Sergei Antonov. Bankrupts and Usurers of Imperial Russia: Debt, Property, and the Law in the Age of Dostoevsky and Tolstoy.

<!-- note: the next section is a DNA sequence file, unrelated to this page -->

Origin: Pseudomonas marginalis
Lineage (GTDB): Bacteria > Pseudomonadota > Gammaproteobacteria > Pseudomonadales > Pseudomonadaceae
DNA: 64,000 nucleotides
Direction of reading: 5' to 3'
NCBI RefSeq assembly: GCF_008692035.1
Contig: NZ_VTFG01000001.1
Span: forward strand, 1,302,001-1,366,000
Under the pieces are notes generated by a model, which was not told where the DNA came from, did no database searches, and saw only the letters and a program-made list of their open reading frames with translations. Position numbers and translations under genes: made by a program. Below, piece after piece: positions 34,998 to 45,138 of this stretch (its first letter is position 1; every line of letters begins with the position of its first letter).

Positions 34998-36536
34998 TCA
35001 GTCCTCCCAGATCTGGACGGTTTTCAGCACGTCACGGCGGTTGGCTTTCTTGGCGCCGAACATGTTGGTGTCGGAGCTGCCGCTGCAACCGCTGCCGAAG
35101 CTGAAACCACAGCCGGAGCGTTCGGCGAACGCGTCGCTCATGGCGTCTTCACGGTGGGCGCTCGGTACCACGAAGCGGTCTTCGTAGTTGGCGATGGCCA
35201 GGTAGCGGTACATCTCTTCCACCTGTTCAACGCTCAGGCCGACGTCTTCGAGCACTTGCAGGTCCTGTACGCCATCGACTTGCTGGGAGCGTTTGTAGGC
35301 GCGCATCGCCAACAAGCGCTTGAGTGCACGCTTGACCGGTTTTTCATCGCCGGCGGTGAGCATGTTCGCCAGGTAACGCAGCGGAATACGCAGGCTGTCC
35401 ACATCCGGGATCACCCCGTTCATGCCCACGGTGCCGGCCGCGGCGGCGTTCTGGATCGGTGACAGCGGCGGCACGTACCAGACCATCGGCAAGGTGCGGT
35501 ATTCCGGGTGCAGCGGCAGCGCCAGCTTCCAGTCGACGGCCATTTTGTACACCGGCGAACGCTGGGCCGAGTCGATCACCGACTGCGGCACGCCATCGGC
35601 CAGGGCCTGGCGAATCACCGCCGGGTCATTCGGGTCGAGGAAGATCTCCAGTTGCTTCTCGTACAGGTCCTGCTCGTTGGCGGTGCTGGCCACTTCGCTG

Sergei Antonov. Bankrupts and Usurers of Imperial Russia: Debt, Property, and the Law in the Age... In the introduction to his book, Sergei Antonov writes that he “re-creates the lost world of ordinary lenders and borrowers, and of not-so-ordinary bankrupts, usurers, and forgers” during the reigns of tsars Nicholas I and Alexander II (2). The author’s unassuming description belies the great significance of the book, which upends the old, yet persistent, view that in law and economics imperial Russia and the norms prevalent in the West represented a sharp dichotomy. This multifaceted cultural, legal, and institutional study of credit and debt relies on extensive data gathered from Russian archives, statutes, legal cases, memoirs, and the press. Antonov integrates the depictions of everyday life gleaned from works of fiction, taking some at face value, disputing the reliability of others. He consistently compares Russian developments to those in Europe and the United States. It is obvious that he takes pleasure in recounting stories of real people—especially the scoundrels—as found in the materials he has uncovered. While reading the book, I sometimes wondered whether so many lengthy anecdotes were necessary, but in the end I believe they were: in the case Antonov is making against a deep-seated historiographical tradition, he succeeds by overwhelming that narrative with a substantial weight of empirical evidence. Antonov’s arguments mesh with recent scholarship on imperial Russian history, most notably by Tracy Dennison, Michelle Lamarche Marrese, Ekaterina Pravilova, and Alessandro Stanziani. Taken as a whole, their work goes to refute the notion, derived in part from Max Weber, that private property and the law surrounding it were undeveloped in imperial Russia. For Antonov’s part, as he states, his book’s “central contention is that informal personal credit pervaded all aspects of life in imperial Russia and underpinned its entire regime of private property ownership and its entire social order; and that it relied upon reasonably effective legal arrangements that were established largely for the purpose of protecting private property interests” (3). These aspects of capitalism were no different in Russia, he argues, than they were in any Western nation, where the functioning of the legal system and credit markets was also hardly perfect. Antonov does not overcorrect to imply that there was full convergence between Russia and the West. He acknowledges that many government officials were anxious about free-market forces, and that the nation’s political trajectory resulted from the intransigence of the tsarist autocracy. But in the realm he is concerned with, the deviations from other contemporary societies were marginal. At the same time as Westerners did, Russians came to believe that debt was necessary for the economy to thrive, and that for people to be involved in commerce they would have to incur financial risks. Bankruptcy was therefore no longer perceived as a failure of morality, although of course it could happen because of reckless behavior. To be sure, bribery, corruption, and influence peddling were evident in Russia, but those features did not negate the effectiveness of the judiciary or institutions of credit. The latter flourished, in fact, because, contrary to what we might expect, the courts remained largely autonomous from the state bureaucracy. By and large, officials “respected the integrity of the legal process” (209). Even the police were meticulous about following procedure and did not systematically favor the rich in their investigations. As opposed to conventional wisdom, they were so unaggressive that malefactors found it surprisingly easy to hide account books and other evidence from them. As was the case everywhere else, the law tended to favor the creditor, but debtors had many legal protections and mechanisms available for resolving disputes. In Antonov’s assessment, common people were well versed in the law. Both before and after the judicial reforms of 1864, legal advice was just as available in Russia as it was in England, France, or the United States, albeit often through unlicensed, “underground” operators (271). That last point relates to one of Antonov’s most consequential findings, which is that, as in the West, all social classes in Russia had full access to credit as well as the courts. So did women, whose major roles in credit transactions Antonov carefully tracks. Moneylending in Russia took place horizontally among peers and vertically up and down the social scale. It was not unknown for aristocrats to borrow from their well-to-do serfs, in other words “to be hopelessly indebted to their own movable property” (91). By making these observations, Antonov calls into question the notion of a rigid social hierarchy in imperial Russia. This seems to apply even to the late eighteenth century, but certainly by the 1850s any such hierarchy had totally eroded. Antonov goes one step further, though, to push against the still largely unchallenged assumption that in nineteenth-century Russia a middle class was virtually nonexistent. His examination of debtor redemption rituals suggests the existence of “shared cultural norms” (13) among a broad swath of the population, which was well on its way to becoming a bourgeoisie. This is consistent with the thesis of European historian Jerrold Seigel’s book Modernity and Bourgeois Life: Society, Politics, and Culture in England, France and Germany since 1750 (2012), which contends that a coherent world view and way of life, rather than income level or occupation, should be considered the defining features of this class. Moreover, Antonov maintains that new forms of criminality, including swindling, embezzling, smuggling, and counterfeiting, bespeak a modern society based on credit, money, private property, and extensive informational networks. Understandably, Antonov does not continue the story to the end of the old regime, by which time the Russian economy had undergone rapid transformation due to industrialization and the onset of mass consumerism. But it would be interesting to know what position his research would lead him to take in the historiographical debate over the cohesiveness of Russian society prior to World War I and the revolutions of 1917. Regardless, his book is a landmark study that substantially revises our understanding of imperial Russian economic, legal, and social history. More broadly, it offers support to the new historiography of global capitalism, many of the characteristics of which, it turns out, were not unique to the West. © The Author 2018. Published by Oxford University Press. http://www.deepdyve.com/assets/images/DeepDyve-Logo-lg.png The American Historical Review Oxford University Press